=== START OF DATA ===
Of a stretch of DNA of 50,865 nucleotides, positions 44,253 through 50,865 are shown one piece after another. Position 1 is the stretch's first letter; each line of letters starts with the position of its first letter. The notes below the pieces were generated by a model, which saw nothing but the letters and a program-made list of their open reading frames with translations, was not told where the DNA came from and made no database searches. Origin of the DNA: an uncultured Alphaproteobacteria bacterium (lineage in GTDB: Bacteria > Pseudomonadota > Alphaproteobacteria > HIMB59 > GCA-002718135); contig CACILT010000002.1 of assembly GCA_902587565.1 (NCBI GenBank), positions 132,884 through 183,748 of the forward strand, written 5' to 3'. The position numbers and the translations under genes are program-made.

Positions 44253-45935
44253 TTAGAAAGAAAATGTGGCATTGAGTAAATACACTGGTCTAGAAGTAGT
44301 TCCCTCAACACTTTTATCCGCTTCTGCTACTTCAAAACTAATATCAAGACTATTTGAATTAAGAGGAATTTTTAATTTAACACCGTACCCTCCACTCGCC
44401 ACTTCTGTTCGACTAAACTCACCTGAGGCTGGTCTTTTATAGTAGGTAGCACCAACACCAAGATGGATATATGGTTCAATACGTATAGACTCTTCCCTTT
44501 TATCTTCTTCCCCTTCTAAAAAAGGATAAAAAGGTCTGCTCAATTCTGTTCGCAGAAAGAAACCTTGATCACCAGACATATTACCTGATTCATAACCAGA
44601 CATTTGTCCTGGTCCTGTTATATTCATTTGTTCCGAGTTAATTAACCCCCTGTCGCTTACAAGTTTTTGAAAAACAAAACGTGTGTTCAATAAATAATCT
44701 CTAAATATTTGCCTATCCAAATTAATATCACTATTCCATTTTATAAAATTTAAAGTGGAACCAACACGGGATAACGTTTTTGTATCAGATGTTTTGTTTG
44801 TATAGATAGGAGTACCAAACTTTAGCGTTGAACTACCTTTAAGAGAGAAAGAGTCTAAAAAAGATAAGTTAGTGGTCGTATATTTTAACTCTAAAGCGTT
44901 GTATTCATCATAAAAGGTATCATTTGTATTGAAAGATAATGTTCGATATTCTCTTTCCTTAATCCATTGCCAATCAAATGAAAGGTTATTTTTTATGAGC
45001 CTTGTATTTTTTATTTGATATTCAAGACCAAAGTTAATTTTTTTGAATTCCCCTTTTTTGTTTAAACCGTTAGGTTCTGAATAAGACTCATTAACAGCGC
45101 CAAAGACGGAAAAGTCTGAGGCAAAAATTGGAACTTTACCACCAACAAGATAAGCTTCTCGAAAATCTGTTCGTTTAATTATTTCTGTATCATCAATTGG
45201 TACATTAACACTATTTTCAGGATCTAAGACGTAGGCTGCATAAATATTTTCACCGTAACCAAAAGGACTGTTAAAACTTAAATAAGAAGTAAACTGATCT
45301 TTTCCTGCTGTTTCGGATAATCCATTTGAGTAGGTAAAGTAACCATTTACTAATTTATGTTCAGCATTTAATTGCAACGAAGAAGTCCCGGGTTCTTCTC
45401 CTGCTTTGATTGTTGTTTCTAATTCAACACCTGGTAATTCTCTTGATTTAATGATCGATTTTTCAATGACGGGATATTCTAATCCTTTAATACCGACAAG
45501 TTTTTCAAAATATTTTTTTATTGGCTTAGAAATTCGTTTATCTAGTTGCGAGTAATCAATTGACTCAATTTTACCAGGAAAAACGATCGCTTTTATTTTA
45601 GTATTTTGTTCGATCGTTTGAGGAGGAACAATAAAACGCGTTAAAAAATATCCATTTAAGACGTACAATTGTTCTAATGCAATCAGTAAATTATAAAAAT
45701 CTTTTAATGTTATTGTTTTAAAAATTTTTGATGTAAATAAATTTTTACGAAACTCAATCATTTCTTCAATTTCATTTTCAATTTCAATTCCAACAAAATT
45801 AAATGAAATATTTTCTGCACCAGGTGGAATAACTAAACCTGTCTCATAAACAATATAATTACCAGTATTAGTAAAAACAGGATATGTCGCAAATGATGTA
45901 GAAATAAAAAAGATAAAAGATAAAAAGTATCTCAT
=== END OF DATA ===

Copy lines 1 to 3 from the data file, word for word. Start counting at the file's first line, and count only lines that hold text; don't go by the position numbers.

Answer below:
Of a stretch of DNA of 50,865 nucleotides, positions 44,253 through 50,865 are shown one piece after another. Position 1 is the stretch's first letter; each line of letters starts with the position of its first letter. The notes below the pieces were generated by a model, which saw nothing but the letters and a program-made list of their open reading frames with translations, was not told where the DNA came from and made no database searches. Origin of the DNA: an uncultured Alphaproteobacteria bacterium (lineage in GTDB: Bacteria > Pseudomonadota > Alphaproteobacteria > HIMB59 > GCA-002718135); contig CACILT010000002.1 of assembly GCA_902587565.1 (NCBI GenBank), positions 132,884 through 183,748 of the forward strand, written 5' to 3'. The position numbers and the translations under genes are program-made.

Positions 44253-45935
44253 TTAGAAAGAAAATGTGGCATTGAGTAAATACACTGGTCTAGAAGTAGT